MRO: Delicate Dips into the Martian Atmosphere
Putting on the brakes! Mars Reconnaissance Orbiter is now dipping into the martian atmosphere to adjust its orbit. The controlled use of atmospheric friction is a process called “aerobraking”, a technique that changes the initial, very elongated orbit of the orbiter into a rounder shape optimal for science operations at Mars. Image
Credit: JPL/Corby Waste

NASA's newest mission to the red planet--the Mars Reconnaissance Orbiter (MRO)--is working well as it shaves off altitude in order to swing into active science-gathering duties later this year.

The initial capture by Mars' gravity put the spacecraft into a very elongated, 35-hour orbit.

Now underway is the delicate art of "aerobraking"--using hundreds of cautiously calculated dips into the upper atmosphere of Mars. The process uses brief burns from MRO's thrusters. Those dips have to be deep enough to slow the spacecraft by atmospheric drag ... but not deep enough to overheat or damage the orbiter.

At aerobraking's end, MRO's orbit around Mars will be approximately two hours. At that point, from the spacecraft's nearly circular orbit, the mission's science observations are to begin in earnest.

The multi-tasking Mars Reconnaissance Orbiter will study the history of water on the red planet. In addition, it will become the first link in a communications bridge back to Earth--an "interplanetary Internet" that can be used by spacecraft in coming years.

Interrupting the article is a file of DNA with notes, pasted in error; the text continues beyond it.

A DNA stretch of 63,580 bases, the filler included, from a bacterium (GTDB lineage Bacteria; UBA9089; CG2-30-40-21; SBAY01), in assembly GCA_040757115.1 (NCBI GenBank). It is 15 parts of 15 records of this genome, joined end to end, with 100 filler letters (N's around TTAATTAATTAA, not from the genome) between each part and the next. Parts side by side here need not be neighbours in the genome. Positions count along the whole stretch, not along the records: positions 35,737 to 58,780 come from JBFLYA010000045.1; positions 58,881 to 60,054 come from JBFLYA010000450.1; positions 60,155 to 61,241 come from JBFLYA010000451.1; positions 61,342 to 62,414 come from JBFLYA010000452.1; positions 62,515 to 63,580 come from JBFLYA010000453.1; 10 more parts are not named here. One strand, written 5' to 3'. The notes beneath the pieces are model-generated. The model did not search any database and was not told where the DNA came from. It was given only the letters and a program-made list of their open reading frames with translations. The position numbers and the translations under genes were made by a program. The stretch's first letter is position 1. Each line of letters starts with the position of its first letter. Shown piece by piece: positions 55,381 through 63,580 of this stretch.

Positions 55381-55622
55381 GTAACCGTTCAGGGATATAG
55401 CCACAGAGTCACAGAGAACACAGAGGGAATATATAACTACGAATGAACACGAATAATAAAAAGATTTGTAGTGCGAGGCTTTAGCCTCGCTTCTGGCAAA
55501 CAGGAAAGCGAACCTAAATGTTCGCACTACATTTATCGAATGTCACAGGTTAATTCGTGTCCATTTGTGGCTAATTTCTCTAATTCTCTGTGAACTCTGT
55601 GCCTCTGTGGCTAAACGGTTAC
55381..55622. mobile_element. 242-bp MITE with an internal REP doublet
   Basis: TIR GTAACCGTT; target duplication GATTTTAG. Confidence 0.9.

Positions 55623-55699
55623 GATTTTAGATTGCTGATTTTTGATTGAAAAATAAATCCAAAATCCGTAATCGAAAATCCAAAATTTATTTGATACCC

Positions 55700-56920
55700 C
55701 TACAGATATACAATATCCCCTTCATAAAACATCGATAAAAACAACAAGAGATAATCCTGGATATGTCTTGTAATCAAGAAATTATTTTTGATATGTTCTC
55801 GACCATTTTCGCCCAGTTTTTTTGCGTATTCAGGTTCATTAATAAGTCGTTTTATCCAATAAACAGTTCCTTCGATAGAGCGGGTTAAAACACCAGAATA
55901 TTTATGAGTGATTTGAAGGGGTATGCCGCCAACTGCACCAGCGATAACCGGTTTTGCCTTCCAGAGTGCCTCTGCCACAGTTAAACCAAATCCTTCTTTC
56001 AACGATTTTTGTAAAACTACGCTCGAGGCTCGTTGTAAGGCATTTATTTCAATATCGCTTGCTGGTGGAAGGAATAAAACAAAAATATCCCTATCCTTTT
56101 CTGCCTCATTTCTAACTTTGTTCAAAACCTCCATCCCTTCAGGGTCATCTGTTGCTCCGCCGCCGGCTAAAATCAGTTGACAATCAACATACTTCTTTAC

Furthermore, MRO's ultra-powerful camera system can guide future spacecraft missions--such as NASA's Phoenix lander and the Mars Science Laboratory--to precise and safe landings on that faraway world. Data gleaned by MRO can also help plot the touch down zones for human explorers too.

Half-empty, half-full

Making aerobraking all the more risky is that Mars' atmosphere can swell rapidly. It must be monitored closely to keep MRO at an altitude that is effective but safe. In this regard, other orbiters at Mars are providing a daily watch of atmospheric conditions at Mars.

Jim Graf, project manager for MRO at the Jet Propulsion Laboratory (JPL) in Pasadena, California has likened aerobraking to "a high-wire act in open air".

Right now, for MRO, "the glass is either half full or half empty depending on how you want to look at it," Graf said. "The spacecraft is presently well on its way through its aerobraking phase having completed approximately five out of 24 weeks of activity--or around 20 percent--relative to the calendar," he told SPACE.com.

The orbit duration of MRO has decreased from the original 35 hours to 25 hours, Graf said. MRO's apoapsis--the point in its orbit which is farthest from that Mars--has decreased from 27,340 miles (44,000 kilometers) down to 21,748 (35,000 kilometers).

"That sounds like a lot of progress...and it is," Graf added. "The team has worked very hard to get MRO to this point. But looking at the glass half empty, he continued, "we have completed only 26 of the planned 547 orbits...so we have a long way to go."

Mars milestone

MRO handlers here on Earth expect to reach the 24-hour orbit around Mars milestone on May 14.